OTTAWA (NEWS 1130) – Health Canada has given AstraZeneca’s COVID-19 vaccine approval for emergency use in this country.
This is the third vaccine to be given the green light. The Pfizer-BioNTech and Moderna drugs received the go-ahead late last year.
However, unlike the Pfizer-BioNTech and Moderna vaccines — which require special freezers — storage for the AstraZeneca shots is much more flexible. The AstraZeneca vaccines can be kept in a regular refrigerator for up to six months unopened.
The vaccine is approved for use in adults aged 18 and older. Procurement Minister Anita Anand says ongoing studies will provide more information about the safety and efficacy of the shot in children.
“While limited information from clinical trials is available to calculate the efficacy in people 65 years of age and over, Health Canada’s authorization for a broad adult population has taken the available data on immune responses into consideration, and there is emerging, promising evidence that is beginning to be reported from real-world use of the vaccine,” she said Friday.
Canada has already pre-ordered 20 million doses of AstraZeneca’s vaccine, which was produced in partnership with researchers at the University of Oxford. Canada is also expected to receive up to 1.9 million doses of the drug through the global vaccine-sharing initiative known as COVAX by the end of June.
Approval of the AstraZeneca shot comes as Health Canada continues to review two other vaccines made by Johnson & Johnson and Novavax. Approval of Johnson and Johnson’s vaccine will likely not come until late February or early March and Novavax is not expected until April.
AstraZeneca’s COVID-19 vaccine received emergency use listing by the World Health Organization earlier in February for use in people 18 years and older.
“The EUL allows for two doses of the vaccine to be administered at a four to 12-week interval,” the company says on its website. “This regimen was shown in clinical trials to be safe and effective in preventing symptomatic COVID-19, with no severe cases and no hospitalisations more than 14 days after the second dose.”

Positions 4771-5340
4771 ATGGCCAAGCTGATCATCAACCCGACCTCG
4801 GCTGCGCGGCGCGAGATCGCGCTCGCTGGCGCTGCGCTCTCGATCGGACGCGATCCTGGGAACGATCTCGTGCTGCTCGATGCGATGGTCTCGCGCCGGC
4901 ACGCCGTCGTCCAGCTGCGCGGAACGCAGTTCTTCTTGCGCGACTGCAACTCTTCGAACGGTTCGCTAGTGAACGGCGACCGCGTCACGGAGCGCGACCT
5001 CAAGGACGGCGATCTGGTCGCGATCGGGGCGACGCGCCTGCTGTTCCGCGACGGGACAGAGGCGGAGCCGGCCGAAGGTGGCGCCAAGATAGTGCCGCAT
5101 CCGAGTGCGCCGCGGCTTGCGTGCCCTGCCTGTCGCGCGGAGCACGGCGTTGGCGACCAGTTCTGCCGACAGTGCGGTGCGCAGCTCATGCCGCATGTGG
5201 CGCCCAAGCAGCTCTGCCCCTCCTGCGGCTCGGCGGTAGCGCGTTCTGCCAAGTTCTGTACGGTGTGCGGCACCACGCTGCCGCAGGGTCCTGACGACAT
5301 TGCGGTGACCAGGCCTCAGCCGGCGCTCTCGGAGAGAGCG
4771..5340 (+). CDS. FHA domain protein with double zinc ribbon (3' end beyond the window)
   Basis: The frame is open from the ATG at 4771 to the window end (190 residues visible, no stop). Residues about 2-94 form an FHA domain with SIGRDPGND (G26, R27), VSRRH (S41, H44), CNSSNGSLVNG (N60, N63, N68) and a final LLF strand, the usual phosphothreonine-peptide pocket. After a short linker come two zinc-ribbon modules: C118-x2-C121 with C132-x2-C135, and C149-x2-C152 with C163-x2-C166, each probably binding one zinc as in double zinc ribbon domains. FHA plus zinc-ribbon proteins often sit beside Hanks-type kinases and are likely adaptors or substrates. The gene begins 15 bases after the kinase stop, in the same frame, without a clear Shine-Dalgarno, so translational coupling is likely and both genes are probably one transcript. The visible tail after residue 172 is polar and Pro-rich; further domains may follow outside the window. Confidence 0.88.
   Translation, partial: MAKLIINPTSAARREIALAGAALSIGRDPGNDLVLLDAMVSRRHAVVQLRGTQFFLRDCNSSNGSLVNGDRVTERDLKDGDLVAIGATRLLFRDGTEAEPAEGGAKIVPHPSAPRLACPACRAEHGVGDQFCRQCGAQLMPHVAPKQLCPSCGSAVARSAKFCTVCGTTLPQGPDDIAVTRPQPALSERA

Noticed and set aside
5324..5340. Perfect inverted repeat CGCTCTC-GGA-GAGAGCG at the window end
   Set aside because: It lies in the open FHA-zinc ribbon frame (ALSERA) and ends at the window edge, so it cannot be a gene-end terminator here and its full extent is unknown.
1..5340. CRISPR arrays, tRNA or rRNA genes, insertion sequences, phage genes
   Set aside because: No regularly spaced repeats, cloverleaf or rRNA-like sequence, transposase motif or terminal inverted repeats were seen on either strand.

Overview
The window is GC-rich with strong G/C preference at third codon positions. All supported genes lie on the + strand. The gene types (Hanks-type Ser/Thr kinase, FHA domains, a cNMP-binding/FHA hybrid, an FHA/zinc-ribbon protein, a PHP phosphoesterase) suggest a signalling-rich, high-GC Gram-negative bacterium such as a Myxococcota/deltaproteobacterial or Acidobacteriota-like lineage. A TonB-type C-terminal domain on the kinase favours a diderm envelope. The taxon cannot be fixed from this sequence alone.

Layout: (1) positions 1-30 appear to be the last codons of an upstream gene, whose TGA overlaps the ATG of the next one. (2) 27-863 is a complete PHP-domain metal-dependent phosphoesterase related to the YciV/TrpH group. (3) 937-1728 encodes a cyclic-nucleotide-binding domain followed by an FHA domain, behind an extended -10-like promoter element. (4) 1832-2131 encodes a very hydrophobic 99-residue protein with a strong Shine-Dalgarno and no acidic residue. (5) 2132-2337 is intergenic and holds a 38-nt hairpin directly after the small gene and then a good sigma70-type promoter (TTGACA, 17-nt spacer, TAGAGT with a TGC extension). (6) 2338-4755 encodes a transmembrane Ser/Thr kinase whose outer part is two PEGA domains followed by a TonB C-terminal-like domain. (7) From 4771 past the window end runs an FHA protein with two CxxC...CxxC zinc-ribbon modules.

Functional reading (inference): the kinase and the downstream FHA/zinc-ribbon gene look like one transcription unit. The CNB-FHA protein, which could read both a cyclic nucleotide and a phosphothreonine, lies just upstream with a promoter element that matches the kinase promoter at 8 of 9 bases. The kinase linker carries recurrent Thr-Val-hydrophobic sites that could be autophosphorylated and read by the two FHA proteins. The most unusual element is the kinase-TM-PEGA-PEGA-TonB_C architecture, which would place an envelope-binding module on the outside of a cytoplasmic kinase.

The company says the WHO’s Strategic Advisory Group of Experts on Immunization has also recommended use of the shot “in countries where new variants, including the South African B1.351 variant, are prevalent.”
Anand says evidence suggests “efficacy increases with longer dosing intervals.”
It’s unclear how effective AstraZeneca’s drug is against variants that have been spreading at concerning rates globally.
Health Canada took five months to review AstraZeneca’s vaccine, as different European countries chose to approve or reject it over mixed phase three trial data.
There were no major side effects in the trial stage of the AstraZeneca vaccine, which was one of the key points brought up by Health Canada Friday morning in its reason for approving it.
“The majority of adverse reactions in clinical trials were mild to moderate in severity and resolved within a few days,” Anand said.
The first batch of 500,000 doses is expected to be delivered in the coming days.
“The remaining 1.5 million doses are expected to arrive in the coming months,” Anand added.
Also on Friday, Prime Minister Justin Trudeau announced another partnership with an India-based institute that will deliver two million additional doses of the newly authorized AstraZeneca shot to Canadians by the spring.
The new partnership also means Canada will receive two million doses of the CoviShield vaccine, which is the same as AstraZeneca’s product, through an agreement with Mississauga, Ont.’s Verity Pharmaceuticals and the Serum Institute of India. Trudeau says the first shipment of half a million of CoviShield doses will arrive by March.
Health Canada’s chief medical adviser, Dr. Supriya Sharma, said in a briefing Friday that the CoviShield and AstraZeneca products are “for all intents and purposes” the same vaccine.